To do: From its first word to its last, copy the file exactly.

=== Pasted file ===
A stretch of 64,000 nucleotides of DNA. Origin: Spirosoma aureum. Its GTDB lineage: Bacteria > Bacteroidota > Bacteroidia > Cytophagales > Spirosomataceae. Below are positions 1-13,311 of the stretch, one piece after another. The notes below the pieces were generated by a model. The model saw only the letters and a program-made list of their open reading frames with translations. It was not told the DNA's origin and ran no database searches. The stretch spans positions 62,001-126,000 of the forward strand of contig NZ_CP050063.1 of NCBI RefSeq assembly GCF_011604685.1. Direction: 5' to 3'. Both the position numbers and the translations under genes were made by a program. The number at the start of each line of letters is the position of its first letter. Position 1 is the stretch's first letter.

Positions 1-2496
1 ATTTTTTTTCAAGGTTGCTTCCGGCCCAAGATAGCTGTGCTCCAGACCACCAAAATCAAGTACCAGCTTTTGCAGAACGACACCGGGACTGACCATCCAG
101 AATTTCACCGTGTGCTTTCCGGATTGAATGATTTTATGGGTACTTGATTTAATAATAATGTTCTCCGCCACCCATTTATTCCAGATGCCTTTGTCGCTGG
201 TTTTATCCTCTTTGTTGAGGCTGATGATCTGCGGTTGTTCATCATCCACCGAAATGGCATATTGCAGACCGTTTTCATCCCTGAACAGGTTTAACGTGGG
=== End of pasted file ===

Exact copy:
A stretch of 64,000 nucleotides of DNA. Origin: Spirosoma aureum. Its GTDB lineage: Bacteria > Bacteroidota > Bacteroidia > Cytophagales > Spirosomataceae. Below are positions 1-13,311 of the stretch, one piece after another. The notes below the pieces were generated by a model. The model saw only the letters and a program-made list of their open reading frames with translations. It was not told the DNA's origin and ran no database searches. The stretch spans positions 62,001-126,000 of the forward strand of contig NZ_CP050063.1 of NCBI RefSeq assembly GCF_011604685.1. Direction: 5' to 3'. Both the position numbers and the translations under genes were made by a program. The number at the start of each line of letters is the position of its first letter. Position 1 is the stretch's first letter.

Positions 1-2496
1 ATTTTTTTTCAAGGTTGCTTCCGGCCCAAGATAGCTGTGCTCCAGACCACCAAAATCAAGTACCAGCTTTTGCAGAACGACACCGGGACTGACCATCCAG
101 AATTTCACCGTGTGCTTTCCGGATTGAATGATTTTATGGGTACTTGATTTAATAATAATGTTCTCCGCCACCCATTTATTCCAGATGCCTTTGTCGCTGG
201 TTTTATCCTCTTTGTTGAGGCTGATGATCTGCGGTTGTTCATCATCCACCGAAATGGCATATTGCAGACCGTTTTCATCCCTGAACAGGTTTAACGTGGG